Orban-friendly owner gets Hungary independent radio frequency

File photo. A woman holds a Klubradio banner as thousands of people demonstrate in support of the Hungarian independent radio station 'Klubradio' in downtown Budapest, Hungary, 22 January 2012. [EPA/EFE/JANOA MARJAI]

A Hungarian radio station critical of Prime Minister Viktor Orbán that was forced off the air in February said Sunday (11 April) its former frequency had been handed to a station owned by a government-friendly group.

The Klubradio station, whose news and talk content is often critical of the Hungarian government, has broadcasted online since February after it lost a court appeal to keep its broadcasting licence.

Commission: Klubrádio’s case 'only aggravates' media freedom concerns

The loss of Klubrádió’s broadcasting licence, the last independent radio station in Hungary dealing with public affairs issues, has aggravated the EU executive’s concerns about media freedom and pluralism in the country, a Commission spokesperson said on Wednesday.

Klubrádió will …

Its fate has attracted international attention, with the European Commission and the United States expressing concerns that its disappearance from the airwaves will further damage media freedom in Hungary.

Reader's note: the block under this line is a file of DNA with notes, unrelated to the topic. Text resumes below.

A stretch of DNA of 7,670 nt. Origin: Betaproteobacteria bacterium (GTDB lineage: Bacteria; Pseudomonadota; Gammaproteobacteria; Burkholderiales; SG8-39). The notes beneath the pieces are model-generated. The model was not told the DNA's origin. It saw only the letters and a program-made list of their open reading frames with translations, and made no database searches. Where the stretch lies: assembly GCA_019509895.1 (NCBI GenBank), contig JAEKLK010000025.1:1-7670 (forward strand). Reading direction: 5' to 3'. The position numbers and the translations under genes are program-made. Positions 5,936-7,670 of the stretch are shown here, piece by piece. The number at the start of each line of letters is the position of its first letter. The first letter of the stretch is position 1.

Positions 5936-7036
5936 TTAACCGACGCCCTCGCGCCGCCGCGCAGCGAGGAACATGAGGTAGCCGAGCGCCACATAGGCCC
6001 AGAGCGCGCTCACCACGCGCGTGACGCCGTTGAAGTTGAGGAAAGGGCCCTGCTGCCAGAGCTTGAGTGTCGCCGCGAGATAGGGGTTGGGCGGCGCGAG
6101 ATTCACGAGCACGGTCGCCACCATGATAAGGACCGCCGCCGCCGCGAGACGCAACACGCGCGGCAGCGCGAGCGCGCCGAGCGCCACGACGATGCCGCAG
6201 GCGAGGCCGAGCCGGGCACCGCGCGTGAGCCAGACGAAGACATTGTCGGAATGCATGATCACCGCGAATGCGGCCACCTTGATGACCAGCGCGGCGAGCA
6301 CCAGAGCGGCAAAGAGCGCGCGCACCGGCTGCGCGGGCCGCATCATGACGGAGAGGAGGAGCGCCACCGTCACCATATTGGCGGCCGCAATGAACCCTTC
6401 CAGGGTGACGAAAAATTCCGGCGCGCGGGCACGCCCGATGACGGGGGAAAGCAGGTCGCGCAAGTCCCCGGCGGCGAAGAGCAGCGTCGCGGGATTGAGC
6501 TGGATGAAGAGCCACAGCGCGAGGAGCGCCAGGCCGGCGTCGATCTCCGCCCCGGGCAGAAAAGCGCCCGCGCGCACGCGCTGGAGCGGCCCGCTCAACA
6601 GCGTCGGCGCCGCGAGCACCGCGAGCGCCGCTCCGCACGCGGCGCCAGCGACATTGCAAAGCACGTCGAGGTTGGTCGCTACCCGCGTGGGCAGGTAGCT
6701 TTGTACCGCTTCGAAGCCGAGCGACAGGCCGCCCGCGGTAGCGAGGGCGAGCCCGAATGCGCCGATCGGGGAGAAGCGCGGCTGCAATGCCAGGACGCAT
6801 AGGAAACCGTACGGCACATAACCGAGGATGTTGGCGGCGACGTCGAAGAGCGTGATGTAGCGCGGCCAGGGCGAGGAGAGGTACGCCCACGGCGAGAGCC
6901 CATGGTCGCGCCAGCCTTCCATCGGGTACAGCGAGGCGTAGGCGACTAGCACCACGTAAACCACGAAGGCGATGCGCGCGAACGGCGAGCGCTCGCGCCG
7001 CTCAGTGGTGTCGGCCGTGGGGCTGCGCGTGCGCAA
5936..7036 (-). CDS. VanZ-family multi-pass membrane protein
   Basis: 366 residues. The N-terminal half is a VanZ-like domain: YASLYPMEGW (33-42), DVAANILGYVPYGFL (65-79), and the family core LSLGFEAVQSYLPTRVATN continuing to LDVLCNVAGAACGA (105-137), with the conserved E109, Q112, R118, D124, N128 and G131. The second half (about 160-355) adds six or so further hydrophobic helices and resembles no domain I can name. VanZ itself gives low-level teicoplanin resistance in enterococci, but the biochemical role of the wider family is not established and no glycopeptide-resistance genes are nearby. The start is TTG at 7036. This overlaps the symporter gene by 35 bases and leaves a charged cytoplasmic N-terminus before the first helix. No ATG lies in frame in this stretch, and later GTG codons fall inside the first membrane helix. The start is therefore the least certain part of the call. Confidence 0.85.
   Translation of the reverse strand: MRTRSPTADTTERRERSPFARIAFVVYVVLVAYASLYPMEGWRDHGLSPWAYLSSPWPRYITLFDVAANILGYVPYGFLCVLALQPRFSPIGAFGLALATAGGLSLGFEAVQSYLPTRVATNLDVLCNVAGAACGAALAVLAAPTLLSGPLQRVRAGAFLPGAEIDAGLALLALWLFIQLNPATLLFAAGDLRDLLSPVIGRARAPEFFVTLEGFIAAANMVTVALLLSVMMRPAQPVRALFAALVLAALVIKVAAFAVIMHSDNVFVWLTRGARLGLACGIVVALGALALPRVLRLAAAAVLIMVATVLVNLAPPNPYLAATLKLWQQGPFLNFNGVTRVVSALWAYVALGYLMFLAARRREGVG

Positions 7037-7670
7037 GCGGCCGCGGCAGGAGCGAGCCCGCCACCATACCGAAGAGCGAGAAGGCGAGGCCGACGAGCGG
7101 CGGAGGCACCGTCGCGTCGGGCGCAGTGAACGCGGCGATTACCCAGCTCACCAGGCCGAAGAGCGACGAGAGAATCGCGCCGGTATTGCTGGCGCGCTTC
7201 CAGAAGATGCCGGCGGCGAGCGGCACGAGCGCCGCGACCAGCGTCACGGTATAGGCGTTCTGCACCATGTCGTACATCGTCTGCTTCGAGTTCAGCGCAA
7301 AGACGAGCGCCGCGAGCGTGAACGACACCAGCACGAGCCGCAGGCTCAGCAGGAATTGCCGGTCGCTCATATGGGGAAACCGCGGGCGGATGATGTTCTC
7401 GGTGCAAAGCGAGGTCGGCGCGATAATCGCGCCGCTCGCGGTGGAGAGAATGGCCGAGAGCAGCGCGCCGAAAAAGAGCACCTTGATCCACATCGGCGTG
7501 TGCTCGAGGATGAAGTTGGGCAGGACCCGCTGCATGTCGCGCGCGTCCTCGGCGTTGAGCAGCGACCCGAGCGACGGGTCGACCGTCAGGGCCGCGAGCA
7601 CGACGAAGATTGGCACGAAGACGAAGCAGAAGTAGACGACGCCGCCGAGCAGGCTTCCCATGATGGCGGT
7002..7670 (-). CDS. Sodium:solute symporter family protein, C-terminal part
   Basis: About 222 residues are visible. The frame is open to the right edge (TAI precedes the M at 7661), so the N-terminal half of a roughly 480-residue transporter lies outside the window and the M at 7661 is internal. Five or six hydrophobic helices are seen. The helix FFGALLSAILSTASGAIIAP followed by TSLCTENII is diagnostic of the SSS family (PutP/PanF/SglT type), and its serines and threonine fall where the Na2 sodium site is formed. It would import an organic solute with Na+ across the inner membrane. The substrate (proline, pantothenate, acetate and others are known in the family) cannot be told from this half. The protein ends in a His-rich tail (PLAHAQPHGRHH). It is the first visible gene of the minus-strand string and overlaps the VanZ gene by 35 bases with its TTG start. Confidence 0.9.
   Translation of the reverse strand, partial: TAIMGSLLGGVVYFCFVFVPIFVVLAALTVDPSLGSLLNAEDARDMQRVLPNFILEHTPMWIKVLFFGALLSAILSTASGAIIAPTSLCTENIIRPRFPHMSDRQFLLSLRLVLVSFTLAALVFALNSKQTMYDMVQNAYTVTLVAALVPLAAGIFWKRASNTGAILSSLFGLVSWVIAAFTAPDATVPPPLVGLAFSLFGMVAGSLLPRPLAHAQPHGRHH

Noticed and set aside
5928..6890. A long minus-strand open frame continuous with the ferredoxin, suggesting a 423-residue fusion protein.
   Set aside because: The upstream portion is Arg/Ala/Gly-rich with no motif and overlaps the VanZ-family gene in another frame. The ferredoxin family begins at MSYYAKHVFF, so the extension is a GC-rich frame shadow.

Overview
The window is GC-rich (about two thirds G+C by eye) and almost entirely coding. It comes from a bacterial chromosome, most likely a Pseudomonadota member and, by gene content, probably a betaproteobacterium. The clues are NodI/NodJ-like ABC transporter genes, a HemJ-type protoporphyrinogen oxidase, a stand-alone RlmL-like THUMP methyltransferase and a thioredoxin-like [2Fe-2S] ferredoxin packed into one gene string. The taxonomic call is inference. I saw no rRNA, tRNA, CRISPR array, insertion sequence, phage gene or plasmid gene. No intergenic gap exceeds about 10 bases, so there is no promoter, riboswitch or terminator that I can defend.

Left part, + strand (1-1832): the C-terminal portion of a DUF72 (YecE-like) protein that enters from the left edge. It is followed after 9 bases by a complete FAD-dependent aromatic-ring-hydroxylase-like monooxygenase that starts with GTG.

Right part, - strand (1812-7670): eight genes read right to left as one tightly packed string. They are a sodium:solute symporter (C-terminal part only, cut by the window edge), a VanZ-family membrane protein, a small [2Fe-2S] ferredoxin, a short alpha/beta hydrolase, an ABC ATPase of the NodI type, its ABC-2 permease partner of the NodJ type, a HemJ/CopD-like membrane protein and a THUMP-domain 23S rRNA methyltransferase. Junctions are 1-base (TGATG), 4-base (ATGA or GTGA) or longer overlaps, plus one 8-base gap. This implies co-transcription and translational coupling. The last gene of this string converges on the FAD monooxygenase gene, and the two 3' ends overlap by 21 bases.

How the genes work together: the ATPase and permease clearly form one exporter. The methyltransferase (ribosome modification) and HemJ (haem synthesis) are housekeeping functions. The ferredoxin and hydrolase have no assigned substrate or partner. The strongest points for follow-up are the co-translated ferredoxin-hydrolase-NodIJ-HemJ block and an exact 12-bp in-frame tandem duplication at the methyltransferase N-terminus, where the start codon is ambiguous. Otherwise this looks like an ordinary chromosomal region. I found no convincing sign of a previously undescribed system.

The NMHH media regulator had said in September that Klubradio repeatedly infringed administrative rules, and on 30 March awarded the disputed 92.9FM radio frequency to Spirit FM, whose owner is allied to Orbán.

According to Klubradio station head Laszlo Arato, the media authority acted unlawfully by granting a temporary licence to Spirit FM despite ongoing legal proceedings.

“It gifted the frequency to a media group friendly to the government even though we have launched ongoing lawsuits to get back the frequency,” Arato told AFP on Sunday.

“The owners of Spirit FM — the ATV Group — receive a lot of state advertising, it tries to maintains a veneer of independence but any opposition voices on its channels are strictly controlled,” he said.

Arato said that Klubradio in pursuing two legal cases; one before the High Court over the denial of the extension for the frequency, and another suit at the NMHH claiming that the bidding process for the 92.9FM frequency proceeded unlawfully and is unfair.

Klubradio, which began broadcasting in the 1990s, had to fight a series of legal battles to stay on air soon after Orbán’s right-wing government came to power in 2010.

For several years, it operated on rolling short-term licences, which the station said made attracting advertisers difficult.

The powerful NMHH, whose heads are close to Orbán’s ruling Fidesz party, insists it is not politically driven.

Last year media watchdog Reporters Without Borders dropped Hungary 16 points in its annual World Press Freedom Index to 89th place citing a “sharp decline in media freedom”.

In recent years most independent outlets have either gone out of business or been bought by government allies while receiving lucrative flows of state advertising.

State-run media outlets meanwhile have been accused of turning into government propaganda organs.

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